6 rpsgroup.com.au Fit for Purpose mobility  Clear potential for E vehicles to improve the energy efficiency of the car fleet  Replacing the current car fleet with e cars would not reduce congestion or assist the international competitiveness of our cities.  Manufacturers trying to prove that e vehicles can match what cars can do.  Scope for e vehicles to demonstrate what cars can't do.  In wheel motors and rapidly improving battery technology provide design flexibility to create new vehicle platforms  Increase the range of 'fit for purpose' vehicles appropriate for the majority of trips - commuter and local single and two person trips. 6 Christchurch mayor on a Yike Bike Tesla Model S

7 rpsgroup.com.au E bicycles design objectives review  Review the transport objectives and design measures applicable to e bicycles  Australian design regulations classify an electric bicycle over 200 watts as a motorbike » limits the utility of current legal models » excludes many excellent existing e bicycles from the market  Design Regulation review could readily result in a new generation of e bicycles » significant direct commuting role » extending the effective catchment of trunk public transport routes.  Provide a network of pathways and designated ‘shared streets’ to centres and trunk PT routes 7 Volkswagon Bike e Matra MS 1 Optibike

8 rpsgroup.com.au Vehicle share  Gradual shift from predominant vehicle ownership to ‘shared mobility’ access  Substantial benefits from the use of car share vehicles as the 'missing link' in transportation systems » Car share is convenient short term vehicle hire, providing mobility benefits of car ownership, without the hassles and costs.  Car share access increases the ability of households to shed a second car, or live without a car, significantly reducing net car ownership and net parking demand, whilst increasing public and active transport use and achieving cost of living reductions  Surprisingly crucial role in housing affordability when viewed from a cost of living perspective. Avoidance of basement car parking can reduce construction costs by $ / space and increase densities, whilst transport savings help increase mortgage access » allows a greater proportion of society to afford to live in accessible locations 8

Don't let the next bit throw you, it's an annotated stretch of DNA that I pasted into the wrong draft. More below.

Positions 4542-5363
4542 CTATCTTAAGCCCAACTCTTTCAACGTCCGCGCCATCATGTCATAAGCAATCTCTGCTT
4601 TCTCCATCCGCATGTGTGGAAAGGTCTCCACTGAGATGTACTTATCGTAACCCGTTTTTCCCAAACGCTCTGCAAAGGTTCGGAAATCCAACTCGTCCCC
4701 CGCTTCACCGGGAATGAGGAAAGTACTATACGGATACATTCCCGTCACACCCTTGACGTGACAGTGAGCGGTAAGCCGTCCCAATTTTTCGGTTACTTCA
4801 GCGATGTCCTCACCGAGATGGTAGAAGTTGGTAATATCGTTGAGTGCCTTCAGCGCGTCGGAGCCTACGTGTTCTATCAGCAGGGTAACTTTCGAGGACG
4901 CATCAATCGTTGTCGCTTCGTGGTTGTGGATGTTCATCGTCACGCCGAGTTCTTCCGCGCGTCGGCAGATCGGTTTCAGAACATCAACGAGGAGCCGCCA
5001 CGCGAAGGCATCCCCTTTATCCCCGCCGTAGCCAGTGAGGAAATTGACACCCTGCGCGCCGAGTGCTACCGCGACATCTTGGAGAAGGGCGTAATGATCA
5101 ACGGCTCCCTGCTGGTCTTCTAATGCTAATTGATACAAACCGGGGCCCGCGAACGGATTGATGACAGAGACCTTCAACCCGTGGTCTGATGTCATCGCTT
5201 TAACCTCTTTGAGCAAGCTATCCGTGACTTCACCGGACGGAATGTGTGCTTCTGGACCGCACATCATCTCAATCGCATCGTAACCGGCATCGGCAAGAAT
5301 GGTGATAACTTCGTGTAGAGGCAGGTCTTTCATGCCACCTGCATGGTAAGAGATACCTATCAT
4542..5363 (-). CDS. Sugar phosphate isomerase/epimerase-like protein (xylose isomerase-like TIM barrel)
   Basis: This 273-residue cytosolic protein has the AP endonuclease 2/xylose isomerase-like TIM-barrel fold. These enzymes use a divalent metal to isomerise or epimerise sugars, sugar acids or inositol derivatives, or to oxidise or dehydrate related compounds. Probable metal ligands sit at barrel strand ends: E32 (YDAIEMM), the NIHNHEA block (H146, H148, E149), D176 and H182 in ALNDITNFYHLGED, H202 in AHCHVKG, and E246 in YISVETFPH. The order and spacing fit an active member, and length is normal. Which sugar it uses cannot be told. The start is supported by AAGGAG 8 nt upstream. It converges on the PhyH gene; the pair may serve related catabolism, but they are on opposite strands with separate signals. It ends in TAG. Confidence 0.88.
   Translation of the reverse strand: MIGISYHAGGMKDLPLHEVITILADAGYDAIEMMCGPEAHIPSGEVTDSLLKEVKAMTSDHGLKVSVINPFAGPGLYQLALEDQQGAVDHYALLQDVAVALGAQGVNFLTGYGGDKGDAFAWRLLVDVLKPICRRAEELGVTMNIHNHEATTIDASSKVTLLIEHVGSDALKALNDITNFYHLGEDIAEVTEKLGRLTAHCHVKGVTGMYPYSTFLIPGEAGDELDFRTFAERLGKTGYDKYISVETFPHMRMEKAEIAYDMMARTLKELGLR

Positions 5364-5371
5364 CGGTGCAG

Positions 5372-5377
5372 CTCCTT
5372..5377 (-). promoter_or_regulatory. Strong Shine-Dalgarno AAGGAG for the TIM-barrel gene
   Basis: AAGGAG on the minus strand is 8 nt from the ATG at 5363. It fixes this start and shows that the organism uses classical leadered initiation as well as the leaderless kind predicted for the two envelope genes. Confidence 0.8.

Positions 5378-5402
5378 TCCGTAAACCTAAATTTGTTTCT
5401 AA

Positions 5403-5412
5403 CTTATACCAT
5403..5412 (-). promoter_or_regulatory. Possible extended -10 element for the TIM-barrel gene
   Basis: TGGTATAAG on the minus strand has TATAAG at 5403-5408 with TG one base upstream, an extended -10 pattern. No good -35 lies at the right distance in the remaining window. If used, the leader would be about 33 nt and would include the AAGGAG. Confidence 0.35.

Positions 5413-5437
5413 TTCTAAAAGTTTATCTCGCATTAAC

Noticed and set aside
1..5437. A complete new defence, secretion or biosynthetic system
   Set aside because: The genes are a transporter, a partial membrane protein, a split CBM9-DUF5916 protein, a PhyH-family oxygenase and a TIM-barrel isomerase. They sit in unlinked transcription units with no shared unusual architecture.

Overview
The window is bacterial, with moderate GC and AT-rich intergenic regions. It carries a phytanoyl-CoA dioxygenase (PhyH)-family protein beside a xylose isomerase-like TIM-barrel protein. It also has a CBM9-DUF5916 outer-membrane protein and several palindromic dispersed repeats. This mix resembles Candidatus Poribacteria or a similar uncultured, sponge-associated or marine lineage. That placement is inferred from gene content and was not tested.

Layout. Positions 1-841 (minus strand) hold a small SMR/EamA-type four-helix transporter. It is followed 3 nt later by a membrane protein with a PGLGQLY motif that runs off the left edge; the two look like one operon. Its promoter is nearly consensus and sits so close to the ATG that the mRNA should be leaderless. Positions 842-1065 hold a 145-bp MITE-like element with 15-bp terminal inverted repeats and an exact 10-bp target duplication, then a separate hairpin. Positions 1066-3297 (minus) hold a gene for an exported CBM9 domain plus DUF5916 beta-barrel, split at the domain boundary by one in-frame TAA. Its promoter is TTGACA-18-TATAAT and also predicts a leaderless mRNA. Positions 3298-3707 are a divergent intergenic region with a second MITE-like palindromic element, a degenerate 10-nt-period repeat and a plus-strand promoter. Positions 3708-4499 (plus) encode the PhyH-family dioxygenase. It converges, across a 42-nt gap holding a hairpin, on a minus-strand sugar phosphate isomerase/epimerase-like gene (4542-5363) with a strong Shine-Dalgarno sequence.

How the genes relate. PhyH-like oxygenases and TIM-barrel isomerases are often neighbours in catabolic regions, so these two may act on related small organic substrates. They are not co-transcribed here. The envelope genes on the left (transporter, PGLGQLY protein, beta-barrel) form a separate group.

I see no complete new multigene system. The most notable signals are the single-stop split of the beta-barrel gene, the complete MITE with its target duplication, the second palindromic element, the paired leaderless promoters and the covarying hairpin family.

9 rpsgroup.com.au Car Share Coverage  Over 300 Car Share Organisations operate in almost 1000 cities around the World Source: World Carshare Consortium Sydney Melbourne  Car share well placed to incorporate next generation e and e assist vehicles as they become available.

10 rpsgroup.com.au Future transport – Personal Transport vehicles  E bicycle and e vehicle technology advancement is already being used to create range of efficient and safe ‘fit for purpose’ e and pedal assist personal transport vehicles  Provide an intermediate category which may require licensing 10 Twike - UK Sinclair C5

11 rpsgroup.com.au Future Transport – Transit Lanes  Google automated driverless car has clocked up over miles roaming San Francisco, using RADAR, GPS and and google maps.  Harness technology to design vehicles to use spare capacity in transit lane use  Vehicles could link or detach as pod trains  Purchase mobility services, similar to telecommunication services? Communicar – pod train Heathrow airport driverless pod

12 rpsgroup.com.au Conclusion  The current private car dominated transport model is reaching the end of it's economic life, whilst new models are emerging rapidly.  In addition to climate change issues, Peak Oil looms as an additional, but complementary, threat which may force the need for accelerated actions.  Australians need strong vision and leadership to ensure that our regulatory and research environment can keep pace with technology and to engage the community in in this potentially exciting and profitable transport transformation

13 rpsgroup.com.au Transforming Transport and Infrastructure Systems for a low carbon future Cameron Hoffmann Principal – Planning – RPS Board Director – Australian Green Development Forum 16 June,